Chapter 6: Continuing the life of Submission and true strength for the battle

  • Verses 1-9: Continuing the life of Submission
  • Verses 10-17: True Strength to walk in Christ from Armor
  • Verses 18-24: Prayer, going from walking to kneeling


Chapters 1-3: Teaches Doctrine // Theological // What our new man is

Chapter 4-6: Teaches how to live  // Practicality (Christian Behavior) // What the new man does (starting in 4:17)

Book Introduction:

Paul, who wrote this book, most likely did not designate the book just to the Ephesians.  In many manuscripts the words: “To the saints in Ephesus”, does not appear.  Because there is no mention of a particular situation, many believe that this was designed to be cirrculated among the churches in Asia Minor.   Ephesus was the “epi-center” so to speak, and the capital of Asia Minor (modern Turkey) and became the central city for Paul’s letter which may have been why it received the designation of: “To the saints in Ephesus”.

In Acts 18:18-23, Paul came to Ephesus with Prscilla and Aquilla on his second missionary jouney but did not stay for very long and on his third trip he managed to stay three years (Acts 19:1-41).   After the uproar from Demetrius the “silversmith who made silver shines of Diana” (Acts 19: 4-5), Paul left and went to Macedonia (Acts 20:1).  It does appear that when Paul wrote this letter, he did not address any specific problems with the Ephesians even though he wrote Timothy who was a pastor there aprroximately a year and a half addressing some issues: false teaching (1Tim 1:3, 20), marriage and abstaining from certain foods (1Tim 4:3).  Later, in Revelation John wrote a letter from Christ regarding this church indicating the people left their first love (Rev 2:1-7).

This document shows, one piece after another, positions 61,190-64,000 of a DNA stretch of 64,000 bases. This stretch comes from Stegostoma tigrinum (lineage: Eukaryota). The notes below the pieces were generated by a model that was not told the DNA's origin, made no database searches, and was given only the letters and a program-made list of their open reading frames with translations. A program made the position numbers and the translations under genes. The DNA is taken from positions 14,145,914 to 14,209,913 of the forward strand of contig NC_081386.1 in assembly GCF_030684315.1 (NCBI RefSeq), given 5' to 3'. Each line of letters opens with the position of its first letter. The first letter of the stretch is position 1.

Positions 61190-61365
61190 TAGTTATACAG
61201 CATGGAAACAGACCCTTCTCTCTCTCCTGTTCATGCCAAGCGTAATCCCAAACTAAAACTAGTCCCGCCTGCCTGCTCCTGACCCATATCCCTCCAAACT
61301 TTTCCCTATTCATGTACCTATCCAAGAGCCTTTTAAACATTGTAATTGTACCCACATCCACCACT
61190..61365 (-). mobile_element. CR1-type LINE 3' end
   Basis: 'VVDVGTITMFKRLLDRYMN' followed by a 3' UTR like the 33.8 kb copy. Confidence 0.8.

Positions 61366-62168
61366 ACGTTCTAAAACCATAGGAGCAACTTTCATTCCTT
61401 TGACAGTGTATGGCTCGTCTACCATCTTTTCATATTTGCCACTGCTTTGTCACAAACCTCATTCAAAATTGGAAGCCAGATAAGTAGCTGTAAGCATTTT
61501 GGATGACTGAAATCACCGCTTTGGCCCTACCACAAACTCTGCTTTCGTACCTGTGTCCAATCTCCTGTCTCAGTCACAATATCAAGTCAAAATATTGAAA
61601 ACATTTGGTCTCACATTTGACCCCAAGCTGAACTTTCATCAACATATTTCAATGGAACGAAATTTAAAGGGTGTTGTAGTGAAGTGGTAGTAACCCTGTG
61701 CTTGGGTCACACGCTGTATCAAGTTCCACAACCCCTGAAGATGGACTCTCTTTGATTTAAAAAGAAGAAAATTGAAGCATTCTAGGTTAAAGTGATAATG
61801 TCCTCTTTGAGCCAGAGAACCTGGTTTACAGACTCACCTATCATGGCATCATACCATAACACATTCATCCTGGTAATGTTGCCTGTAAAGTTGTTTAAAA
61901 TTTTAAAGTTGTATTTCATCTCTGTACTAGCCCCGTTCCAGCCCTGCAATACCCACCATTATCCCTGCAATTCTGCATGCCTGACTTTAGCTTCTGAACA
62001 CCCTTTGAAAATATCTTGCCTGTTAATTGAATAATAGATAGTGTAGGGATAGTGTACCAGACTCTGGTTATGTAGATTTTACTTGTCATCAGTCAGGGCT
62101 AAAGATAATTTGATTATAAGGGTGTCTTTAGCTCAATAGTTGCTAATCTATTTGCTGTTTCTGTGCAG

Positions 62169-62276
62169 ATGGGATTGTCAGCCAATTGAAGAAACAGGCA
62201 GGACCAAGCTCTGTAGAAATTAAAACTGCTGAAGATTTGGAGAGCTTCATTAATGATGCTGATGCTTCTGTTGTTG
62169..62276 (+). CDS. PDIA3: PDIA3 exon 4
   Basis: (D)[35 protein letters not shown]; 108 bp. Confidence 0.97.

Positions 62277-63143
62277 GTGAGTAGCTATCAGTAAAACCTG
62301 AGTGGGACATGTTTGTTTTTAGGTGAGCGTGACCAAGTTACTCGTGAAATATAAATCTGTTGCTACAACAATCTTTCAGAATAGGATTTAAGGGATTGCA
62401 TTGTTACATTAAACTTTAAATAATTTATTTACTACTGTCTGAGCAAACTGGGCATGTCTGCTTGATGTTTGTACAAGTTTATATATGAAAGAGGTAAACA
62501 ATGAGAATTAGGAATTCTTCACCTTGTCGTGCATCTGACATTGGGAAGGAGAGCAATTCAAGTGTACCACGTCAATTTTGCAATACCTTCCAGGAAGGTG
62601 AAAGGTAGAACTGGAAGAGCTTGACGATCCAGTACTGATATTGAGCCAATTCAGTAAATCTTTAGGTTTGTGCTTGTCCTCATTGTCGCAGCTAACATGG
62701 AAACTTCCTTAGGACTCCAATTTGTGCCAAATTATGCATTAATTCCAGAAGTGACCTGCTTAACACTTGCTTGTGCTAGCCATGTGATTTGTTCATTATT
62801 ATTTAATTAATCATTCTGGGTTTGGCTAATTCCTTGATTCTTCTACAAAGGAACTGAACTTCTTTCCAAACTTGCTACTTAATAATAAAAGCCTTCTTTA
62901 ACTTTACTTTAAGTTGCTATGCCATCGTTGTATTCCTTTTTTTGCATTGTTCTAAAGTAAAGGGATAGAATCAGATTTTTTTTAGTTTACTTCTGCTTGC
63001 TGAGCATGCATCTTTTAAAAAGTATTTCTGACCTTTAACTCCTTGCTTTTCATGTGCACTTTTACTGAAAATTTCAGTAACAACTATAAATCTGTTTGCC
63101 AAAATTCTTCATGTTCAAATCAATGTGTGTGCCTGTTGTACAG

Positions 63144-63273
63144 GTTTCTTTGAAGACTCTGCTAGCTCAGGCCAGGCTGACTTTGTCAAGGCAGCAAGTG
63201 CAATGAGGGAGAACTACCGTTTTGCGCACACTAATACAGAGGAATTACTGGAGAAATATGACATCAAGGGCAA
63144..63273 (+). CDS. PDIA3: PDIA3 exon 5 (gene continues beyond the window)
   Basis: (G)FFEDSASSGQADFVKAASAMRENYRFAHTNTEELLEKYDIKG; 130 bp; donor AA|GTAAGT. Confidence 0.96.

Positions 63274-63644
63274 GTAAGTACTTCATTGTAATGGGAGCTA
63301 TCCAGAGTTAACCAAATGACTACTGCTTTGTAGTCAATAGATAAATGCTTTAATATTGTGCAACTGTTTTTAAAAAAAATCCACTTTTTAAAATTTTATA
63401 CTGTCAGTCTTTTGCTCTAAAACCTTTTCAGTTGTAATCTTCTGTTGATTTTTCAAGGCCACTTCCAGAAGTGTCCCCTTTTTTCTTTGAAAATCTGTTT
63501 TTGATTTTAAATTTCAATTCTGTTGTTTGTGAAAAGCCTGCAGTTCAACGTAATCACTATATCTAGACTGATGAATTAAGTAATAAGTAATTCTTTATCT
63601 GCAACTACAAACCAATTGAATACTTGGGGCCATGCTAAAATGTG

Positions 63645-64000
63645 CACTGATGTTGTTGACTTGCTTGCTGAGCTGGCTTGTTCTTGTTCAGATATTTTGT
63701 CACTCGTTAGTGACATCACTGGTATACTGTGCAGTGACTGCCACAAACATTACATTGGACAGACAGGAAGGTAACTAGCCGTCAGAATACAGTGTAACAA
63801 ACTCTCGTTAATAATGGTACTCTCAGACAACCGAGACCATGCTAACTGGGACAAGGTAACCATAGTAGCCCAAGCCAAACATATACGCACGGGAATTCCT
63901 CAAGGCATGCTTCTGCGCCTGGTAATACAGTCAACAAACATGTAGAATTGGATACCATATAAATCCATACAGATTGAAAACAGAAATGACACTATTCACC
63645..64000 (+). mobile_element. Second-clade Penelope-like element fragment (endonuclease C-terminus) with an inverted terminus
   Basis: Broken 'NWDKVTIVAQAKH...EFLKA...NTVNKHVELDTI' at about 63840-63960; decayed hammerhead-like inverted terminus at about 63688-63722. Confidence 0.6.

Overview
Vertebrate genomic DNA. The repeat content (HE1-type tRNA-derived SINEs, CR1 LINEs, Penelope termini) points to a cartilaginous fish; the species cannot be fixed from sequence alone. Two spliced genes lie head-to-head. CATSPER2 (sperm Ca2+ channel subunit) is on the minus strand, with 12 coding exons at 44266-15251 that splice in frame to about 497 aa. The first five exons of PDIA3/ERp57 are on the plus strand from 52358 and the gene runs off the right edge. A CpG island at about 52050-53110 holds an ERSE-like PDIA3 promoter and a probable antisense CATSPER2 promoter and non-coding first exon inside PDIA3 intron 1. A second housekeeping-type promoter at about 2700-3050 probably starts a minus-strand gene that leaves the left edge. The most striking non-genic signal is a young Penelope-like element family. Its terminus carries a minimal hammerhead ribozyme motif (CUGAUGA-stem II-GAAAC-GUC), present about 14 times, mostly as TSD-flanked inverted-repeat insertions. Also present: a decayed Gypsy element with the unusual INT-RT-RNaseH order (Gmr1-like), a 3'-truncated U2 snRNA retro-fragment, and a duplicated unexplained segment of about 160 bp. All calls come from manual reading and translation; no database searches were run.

Date Written:  60-62

From prison in Rome: See Eph 3:1, Acts 28:16-31 and often referred to as the “prison Epistle” along with Phillipians, Colosians, and Philemon.


Chapters 1-3 Introduction:

Paul begins this book like many other books that he has written with a greeting (Eph 1:1-2).  Paul clarifies who he is in this initial statement by telling them that he is the apostle of Christ Jesus, by God’s will, and not his own.  

He then begins by giving all the “praise” (Eph 1:3) to God  for all our blessings.  Paul breaks down for us what God did for us by stating that He chose us (Eph 1:4), predestined us to be adopted as His sons (Eph 1:5), lets us know we have redemption, and forgiveness of sins (Eph 1:7), reminds us of our inderitance (Eph 1:11), and tells us of our sealing from the Holy Spirit (Eph 1:13-14).

With all this in mind, Paul gives thanks, and remembers them in his prayers asking for them to have a spirit of wisdom and understanding so that we may know Him better (Eph 1:15-18).  Lastly in chapter one, we are told about the power we have “for us who believe” (Eph 1:19-22).